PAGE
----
LETHAL INJECTION: Examining Ongoing Concerns with Lethal Injection Protocols

By aholsinger

In a recent column for The Crime Report, DPIC’s Executive Director, Richard Dieter, describes the history of lethal injection and the source of the current controversy as states turn to new, untested procedures. He explains that the three-drug protocol used in over 1000 executions was proposed by an Oklahoma coroner “without stipulating who would oversee the procedure.” He then outlines the series of events that have caused states to scramble for new lethal injection methods, beginning with Hospira, Inc., the sole U.S. supplier of sodium thiopental, announcing in 2010 that they would no longer produce the anesthetic, which has been used in executions. The column follows the actions of states, drug manufacturers, and the FDA as prisons struggled to find a reliable source for execution drugs. Dieter also summarizes the current situation in several states, including Ohio, which “has changed its execution protocol five times in recent years,” and Missouri, whose proposed use of the anesthetic propofol led the German manufacturer of that drug to protest, “indicating the entire supply of propofol for vital surgeries in the U.S. could be jeopardized.” Dieter concludes, “[W]ith the death penalty already declining in public support and use, the lethal injection crisis may be one more indicator that capital punishment no longer comports with our evolving standards of decency.”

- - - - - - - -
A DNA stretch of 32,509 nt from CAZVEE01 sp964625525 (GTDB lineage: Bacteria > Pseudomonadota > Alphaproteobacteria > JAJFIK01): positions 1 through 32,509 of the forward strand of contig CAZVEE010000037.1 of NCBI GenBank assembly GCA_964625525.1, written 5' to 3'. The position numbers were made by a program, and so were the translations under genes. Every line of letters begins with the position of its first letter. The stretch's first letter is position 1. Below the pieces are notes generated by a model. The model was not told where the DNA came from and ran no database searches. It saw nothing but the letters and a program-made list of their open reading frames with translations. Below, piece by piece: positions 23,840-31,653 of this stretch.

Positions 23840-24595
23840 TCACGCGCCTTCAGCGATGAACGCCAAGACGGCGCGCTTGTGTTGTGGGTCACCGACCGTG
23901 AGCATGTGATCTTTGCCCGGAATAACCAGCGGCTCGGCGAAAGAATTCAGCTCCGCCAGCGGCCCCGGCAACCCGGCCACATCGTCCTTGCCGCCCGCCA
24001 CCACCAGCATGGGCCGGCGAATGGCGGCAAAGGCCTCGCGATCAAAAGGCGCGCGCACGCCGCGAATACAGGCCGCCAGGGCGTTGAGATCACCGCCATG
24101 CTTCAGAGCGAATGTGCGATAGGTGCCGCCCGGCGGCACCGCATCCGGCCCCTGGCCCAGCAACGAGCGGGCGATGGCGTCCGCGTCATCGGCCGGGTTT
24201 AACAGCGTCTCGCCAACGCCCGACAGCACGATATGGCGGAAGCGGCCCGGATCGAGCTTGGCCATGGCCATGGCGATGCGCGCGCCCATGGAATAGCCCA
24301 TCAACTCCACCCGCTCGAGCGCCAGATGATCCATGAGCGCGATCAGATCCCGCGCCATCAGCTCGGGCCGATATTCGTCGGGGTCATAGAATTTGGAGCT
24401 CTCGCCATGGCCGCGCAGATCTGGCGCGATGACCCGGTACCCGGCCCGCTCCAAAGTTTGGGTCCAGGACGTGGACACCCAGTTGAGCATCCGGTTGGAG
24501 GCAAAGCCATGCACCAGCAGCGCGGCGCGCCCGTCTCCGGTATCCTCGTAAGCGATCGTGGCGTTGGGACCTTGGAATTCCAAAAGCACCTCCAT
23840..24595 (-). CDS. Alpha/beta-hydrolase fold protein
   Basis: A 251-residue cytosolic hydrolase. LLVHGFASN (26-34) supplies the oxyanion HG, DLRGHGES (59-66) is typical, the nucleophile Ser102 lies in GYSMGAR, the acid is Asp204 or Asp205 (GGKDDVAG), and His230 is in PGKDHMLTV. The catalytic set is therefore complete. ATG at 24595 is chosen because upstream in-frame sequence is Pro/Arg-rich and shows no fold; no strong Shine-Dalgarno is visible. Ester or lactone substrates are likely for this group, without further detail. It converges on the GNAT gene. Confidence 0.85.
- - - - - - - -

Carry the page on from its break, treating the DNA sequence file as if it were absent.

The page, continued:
(R. Dieter, “The Lethal Injection Debacle,” The Crime Report, November 12, 2013.) See Lethal Injection.

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